A review of the ACT Government’s nation-leading reverse wind auction has highlighted the success of the program in reducing Canberra’s dependence on coal-generated electricity and the project’s ability to provide energy at a highly competitive price, Minister for the Environment Simon Corbell said.
“The review found the first wind auction conducted by the ACT Government was successful in providing incentives for the uptake of large-scale wind energy at highly competitive prices, resulting in less cost being passed through to ACT consumers,” Mr Corbell said.
“The review also highlighted the best-practice community engagement processes for these projects, which is valued highly in the assessment of each project presented to the government.”
The ability of the reverse auction to provide for innovation and investment in Canberra was also highlighted as a success of the project, which will abate more than 11.7 million tonnes during the life of the project.
The ACT Government is currently assessing proposals from its second wind auction.
“The first wind auction also helped diversify the ACT’s employment base by providing more opportunities for our young people through the establishment of a new Renewable Energy Skills Centre of Excellence at the CIT, two new global wind operations centres here in Canberra, a new ANU course in wind development and new locally based jobs that will focus on the management of the three new wind farms,” he said.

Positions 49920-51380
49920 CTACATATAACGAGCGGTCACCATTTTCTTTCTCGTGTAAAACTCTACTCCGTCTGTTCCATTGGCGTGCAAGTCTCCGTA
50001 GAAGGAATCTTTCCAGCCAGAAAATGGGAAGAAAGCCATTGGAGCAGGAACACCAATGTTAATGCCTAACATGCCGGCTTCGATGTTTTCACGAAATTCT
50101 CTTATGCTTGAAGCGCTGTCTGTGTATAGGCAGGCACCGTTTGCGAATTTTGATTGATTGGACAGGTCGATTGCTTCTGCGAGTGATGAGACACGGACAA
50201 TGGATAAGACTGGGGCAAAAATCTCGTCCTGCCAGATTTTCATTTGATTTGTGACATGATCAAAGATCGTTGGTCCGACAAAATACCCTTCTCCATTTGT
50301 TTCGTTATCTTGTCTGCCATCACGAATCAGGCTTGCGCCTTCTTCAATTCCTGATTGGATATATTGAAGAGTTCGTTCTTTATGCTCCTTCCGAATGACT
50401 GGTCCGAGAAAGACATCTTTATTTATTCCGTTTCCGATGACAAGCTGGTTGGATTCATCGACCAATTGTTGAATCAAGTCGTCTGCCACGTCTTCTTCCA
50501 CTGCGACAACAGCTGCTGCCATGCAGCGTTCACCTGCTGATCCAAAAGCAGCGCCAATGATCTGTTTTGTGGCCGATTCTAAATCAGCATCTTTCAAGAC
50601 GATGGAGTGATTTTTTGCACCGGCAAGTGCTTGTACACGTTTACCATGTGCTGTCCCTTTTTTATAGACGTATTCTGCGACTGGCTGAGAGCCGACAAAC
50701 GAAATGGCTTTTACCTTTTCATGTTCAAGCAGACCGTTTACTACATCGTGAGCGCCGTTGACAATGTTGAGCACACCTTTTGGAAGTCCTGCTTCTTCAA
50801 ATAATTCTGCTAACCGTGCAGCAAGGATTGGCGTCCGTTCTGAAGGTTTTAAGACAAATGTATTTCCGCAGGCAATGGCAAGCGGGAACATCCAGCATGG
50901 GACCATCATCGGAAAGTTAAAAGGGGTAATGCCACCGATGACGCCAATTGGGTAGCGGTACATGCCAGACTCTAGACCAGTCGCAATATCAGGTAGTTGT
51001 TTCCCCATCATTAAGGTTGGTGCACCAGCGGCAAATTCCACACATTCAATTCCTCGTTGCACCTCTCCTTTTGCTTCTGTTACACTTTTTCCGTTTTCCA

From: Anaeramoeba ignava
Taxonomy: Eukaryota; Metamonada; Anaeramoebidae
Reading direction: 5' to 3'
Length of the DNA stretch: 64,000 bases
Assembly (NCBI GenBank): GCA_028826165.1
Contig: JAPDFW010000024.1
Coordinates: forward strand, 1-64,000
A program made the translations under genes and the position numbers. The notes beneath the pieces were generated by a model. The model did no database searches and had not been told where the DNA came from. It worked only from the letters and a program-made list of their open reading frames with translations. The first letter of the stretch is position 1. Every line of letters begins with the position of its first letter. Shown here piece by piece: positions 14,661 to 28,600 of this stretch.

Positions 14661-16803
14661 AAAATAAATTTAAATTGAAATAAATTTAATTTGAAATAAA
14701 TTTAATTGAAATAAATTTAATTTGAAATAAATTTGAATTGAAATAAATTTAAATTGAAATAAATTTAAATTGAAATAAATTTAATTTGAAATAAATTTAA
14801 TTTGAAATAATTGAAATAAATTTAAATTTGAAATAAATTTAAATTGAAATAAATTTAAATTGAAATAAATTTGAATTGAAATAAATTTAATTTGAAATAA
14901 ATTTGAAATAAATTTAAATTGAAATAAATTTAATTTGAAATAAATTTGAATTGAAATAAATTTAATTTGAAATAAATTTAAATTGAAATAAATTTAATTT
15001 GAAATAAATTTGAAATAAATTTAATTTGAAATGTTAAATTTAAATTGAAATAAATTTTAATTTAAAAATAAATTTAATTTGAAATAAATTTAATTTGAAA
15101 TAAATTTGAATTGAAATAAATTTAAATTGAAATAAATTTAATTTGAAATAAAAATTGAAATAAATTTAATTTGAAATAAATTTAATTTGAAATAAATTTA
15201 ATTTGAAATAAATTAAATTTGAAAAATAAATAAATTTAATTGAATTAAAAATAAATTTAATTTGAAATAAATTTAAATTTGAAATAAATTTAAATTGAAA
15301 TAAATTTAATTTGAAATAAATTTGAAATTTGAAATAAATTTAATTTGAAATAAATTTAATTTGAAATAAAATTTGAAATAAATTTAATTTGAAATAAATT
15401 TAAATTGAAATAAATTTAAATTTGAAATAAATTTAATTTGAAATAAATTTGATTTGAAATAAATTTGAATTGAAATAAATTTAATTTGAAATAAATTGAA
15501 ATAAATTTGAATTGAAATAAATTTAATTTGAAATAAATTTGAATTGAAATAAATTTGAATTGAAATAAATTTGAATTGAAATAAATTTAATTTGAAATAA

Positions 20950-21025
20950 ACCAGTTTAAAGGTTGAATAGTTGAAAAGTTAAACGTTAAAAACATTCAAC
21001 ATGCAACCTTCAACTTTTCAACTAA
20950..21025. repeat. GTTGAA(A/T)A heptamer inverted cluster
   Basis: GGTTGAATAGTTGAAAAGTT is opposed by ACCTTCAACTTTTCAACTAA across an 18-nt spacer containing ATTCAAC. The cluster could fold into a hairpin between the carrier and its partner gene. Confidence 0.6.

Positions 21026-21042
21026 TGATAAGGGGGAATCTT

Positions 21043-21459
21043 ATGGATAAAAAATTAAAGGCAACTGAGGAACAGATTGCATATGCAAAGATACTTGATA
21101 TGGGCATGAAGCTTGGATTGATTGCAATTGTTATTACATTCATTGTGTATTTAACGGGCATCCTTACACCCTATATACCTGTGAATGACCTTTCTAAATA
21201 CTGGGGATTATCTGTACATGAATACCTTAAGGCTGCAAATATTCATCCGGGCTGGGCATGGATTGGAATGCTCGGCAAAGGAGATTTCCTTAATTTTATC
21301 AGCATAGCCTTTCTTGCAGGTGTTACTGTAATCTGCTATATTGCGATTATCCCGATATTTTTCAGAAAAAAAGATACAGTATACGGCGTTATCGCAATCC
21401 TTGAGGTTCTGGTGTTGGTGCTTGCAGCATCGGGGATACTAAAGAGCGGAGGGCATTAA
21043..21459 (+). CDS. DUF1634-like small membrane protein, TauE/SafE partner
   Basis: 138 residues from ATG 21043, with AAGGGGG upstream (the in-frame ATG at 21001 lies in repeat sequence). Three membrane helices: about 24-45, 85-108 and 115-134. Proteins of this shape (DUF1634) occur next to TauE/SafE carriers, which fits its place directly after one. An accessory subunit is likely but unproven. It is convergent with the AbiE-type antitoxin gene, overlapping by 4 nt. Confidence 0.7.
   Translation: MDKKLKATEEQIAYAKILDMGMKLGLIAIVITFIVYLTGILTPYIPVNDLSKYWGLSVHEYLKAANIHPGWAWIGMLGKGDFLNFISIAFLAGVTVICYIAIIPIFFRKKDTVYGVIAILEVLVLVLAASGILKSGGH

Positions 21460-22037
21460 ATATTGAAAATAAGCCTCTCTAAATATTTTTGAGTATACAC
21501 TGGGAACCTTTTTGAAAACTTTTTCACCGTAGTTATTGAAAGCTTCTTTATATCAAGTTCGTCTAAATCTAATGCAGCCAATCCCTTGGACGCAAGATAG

The first wind auction opened for proposals on 17 April 2014. Eighteen proposals were received from 15 proponents. The total capacity of all the proposals was 1305MW, six-times the capacity for which feed-in tariff entitlements could be granted.The Electricity Feed-in (Large-scale Renewable Energy Generation) Act 2011 requires a review of each capacity release be undertaken within six months of its last grant of feed-in tariff entitlement.